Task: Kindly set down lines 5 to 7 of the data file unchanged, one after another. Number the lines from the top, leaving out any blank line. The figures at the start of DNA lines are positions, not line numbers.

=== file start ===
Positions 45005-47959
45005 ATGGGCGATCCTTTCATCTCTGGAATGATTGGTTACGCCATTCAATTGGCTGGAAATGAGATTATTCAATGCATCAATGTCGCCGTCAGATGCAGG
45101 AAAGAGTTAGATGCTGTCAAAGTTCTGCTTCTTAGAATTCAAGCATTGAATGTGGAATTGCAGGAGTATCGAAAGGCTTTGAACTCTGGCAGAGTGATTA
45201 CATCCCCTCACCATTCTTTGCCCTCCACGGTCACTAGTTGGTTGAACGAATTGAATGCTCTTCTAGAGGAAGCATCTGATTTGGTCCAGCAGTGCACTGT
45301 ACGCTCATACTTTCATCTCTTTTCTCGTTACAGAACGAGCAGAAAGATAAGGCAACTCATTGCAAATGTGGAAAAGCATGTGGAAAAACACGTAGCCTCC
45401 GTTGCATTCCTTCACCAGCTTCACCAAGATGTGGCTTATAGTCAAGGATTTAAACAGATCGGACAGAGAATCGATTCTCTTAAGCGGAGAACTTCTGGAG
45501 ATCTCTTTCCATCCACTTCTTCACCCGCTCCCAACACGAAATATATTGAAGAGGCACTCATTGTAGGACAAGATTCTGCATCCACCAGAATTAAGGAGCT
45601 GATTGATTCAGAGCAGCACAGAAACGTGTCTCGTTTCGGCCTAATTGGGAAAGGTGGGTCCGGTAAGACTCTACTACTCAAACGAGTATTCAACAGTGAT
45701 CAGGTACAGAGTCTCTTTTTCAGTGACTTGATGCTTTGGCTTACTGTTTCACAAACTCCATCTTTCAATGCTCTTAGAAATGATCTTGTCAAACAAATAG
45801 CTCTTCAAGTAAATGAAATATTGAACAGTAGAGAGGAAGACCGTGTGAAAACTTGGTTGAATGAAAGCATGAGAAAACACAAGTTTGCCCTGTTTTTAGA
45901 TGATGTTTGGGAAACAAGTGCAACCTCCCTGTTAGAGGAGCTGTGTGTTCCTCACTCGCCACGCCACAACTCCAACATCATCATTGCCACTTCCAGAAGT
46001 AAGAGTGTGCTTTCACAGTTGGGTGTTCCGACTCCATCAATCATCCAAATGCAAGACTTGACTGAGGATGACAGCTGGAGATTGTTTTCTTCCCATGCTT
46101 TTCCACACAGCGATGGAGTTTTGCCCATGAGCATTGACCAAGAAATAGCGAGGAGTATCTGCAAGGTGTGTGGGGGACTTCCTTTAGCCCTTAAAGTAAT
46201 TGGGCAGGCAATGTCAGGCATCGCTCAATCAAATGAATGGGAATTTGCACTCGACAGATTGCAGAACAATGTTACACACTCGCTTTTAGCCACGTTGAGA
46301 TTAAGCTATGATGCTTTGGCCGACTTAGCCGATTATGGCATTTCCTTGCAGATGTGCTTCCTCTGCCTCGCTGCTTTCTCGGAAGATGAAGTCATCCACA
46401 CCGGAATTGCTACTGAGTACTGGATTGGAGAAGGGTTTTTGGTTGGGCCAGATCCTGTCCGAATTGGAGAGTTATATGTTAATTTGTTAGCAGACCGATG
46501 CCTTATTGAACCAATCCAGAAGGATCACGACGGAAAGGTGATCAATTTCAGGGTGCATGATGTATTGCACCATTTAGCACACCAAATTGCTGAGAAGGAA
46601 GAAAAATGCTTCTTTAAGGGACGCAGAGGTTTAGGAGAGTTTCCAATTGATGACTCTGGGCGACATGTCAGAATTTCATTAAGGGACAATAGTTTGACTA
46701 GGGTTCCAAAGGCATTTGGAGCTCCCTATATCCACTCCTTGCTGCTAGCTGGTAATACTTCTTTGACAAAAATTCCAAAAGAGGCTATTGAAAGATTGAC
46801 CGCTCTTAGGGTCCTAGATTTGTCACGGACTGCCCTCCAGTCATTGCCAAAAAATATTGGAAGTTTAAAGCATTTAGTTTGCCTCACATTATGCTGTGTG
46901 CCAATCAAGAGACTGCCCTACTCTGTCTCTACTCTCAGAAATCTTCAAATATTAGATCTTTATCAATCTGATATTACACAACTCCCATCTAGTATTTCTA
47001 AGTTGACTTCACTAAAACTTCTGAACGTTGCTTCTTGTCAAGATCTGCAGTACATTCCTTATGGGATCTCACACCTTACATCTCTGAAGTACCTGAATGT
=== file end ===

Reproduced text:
45301 ACGCTCATACTTTCATCTCTTTTCTCGTTACAGAACGAGCAGAAAGATAAGGCAACTCATTGCAAATGTGGAAAAGCATGTGGAAAAACACGTAGCCTCC
45401 GTTGCATTCCTTCACCAGCTTCACCAAGATGTGGCTTATAGTCAAGGATTTAAACAGATCGGACAGAGAATCGATTCTCTTAAGCGGAGAACTTCTGGAG
45501 ATCTCTTTCCATCCACTTCTTCACCCGCTCCCAACACGAAATATATTGAAGAGGCACTCATTGTAGGACAAGATTCTGCATCCACCAGAATTAAGGAGCT